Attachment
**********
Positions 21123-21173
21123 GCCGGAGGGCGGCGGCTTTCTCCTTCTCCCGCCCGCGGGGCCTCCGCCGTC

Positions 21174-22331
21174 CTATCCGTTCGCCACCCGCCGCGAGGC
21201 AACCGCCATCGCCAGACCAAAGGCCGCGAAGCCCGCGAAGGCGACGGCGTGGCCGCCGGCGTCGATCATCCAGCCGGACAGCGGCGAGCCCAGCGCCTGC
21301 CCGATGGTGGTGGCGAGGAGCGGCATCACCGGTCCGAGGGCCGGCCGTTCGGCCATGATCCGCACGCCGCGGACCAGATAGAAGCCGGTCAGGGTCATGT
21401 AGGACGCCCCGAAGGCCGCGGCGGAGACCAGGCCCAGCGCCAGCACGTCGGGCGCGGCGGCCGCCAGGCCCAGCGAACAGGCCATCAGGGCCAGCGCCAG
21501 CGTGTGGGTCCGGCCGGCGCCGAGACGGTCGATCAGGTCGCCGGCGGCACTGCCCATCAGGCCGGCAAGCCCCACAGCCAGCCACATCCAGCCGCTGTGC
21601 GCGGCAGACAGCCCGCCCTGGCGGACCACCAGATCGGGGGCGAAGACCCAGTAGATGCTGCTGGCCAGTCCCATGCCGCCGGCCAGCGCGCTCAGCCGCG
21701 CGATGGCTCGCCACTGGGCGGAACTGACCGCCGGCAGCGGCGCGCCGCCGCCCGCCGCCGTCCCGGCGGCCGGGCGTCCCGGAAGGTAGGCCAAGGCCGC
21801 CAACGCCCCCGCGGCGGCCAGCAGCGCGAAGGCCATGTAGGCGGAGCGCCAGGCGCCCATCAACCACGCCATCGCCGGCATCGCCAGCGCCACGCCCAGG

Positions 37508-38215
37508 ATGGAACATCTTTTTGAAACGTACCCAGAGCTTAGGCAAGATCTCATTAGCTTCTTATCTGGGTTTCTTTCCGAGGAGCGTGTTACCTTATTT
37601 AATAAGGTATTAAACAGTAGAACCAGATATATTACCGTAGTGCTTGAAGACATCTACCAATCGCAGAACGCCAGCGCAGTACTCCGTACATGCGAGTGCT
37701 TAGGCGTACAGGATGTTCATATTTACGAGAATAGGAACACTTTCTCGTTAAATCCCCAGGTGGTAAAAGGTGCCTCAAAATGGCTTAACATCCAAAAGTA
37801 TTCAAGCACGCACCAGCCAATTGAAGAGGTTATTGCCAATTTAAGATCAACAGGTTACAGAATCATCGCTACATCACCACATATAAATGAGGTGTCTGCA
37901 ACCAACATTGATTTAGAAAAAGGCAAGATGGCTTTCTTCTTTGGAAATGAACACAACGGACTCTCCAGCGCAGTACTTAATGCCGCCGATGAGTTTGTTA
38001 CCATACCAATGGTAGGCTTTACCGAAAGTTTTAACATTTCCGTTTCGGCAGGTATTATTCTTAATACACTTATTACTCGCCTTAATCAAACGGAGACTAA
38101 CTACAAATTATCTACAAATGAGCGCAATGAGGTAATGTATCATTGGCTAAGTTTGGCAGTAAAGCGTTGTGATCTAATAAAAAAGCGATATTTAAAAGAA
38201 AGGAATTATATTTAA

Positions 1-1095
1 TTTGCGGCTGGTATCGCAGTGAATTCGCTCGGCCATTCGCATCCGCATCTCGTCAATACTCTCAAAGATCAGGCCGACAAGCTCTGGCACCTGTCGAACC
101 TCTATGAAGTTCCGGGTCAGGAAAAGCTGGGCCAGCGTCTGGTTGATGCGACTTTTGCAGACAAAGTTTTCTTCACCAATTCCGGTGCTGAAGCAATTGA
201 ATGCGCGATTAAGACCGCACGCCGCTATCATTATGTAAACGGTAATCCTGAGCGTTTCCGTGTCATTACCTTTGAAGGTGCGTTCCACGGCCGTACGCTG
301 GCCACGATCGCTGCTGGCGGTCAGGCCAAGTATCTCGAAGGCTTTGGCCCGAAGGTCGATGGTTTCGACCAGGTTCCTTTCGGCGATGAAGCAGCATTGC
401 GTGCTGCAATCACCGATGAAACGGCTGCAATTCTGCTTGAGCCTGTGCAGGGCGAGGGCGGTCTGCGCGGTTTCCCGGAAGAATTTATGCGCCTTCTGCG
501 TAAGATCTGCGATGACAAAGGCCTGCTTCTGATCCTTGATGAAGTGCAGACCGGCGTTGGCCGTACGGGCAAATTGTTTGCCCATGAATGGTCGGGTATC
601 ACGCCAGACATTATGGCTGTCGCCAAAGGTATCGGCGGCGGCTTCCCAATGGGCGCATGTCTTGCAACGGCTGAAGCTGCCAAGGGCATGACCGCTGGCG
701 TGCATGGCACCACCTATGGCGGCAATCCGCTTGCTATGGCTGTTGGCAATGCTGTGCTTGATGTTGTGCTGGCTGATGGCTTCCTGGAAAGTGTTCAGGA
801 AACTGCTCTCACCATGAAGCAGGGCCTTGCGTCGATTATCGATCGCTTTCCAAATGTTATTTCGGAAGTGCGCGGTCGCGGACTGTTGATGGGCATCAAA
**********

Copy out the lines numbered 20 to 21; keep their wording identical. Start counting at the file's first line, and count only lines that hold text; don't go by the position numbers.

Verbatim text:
38201 AGGAATTATATTTAA

Positions 1-1095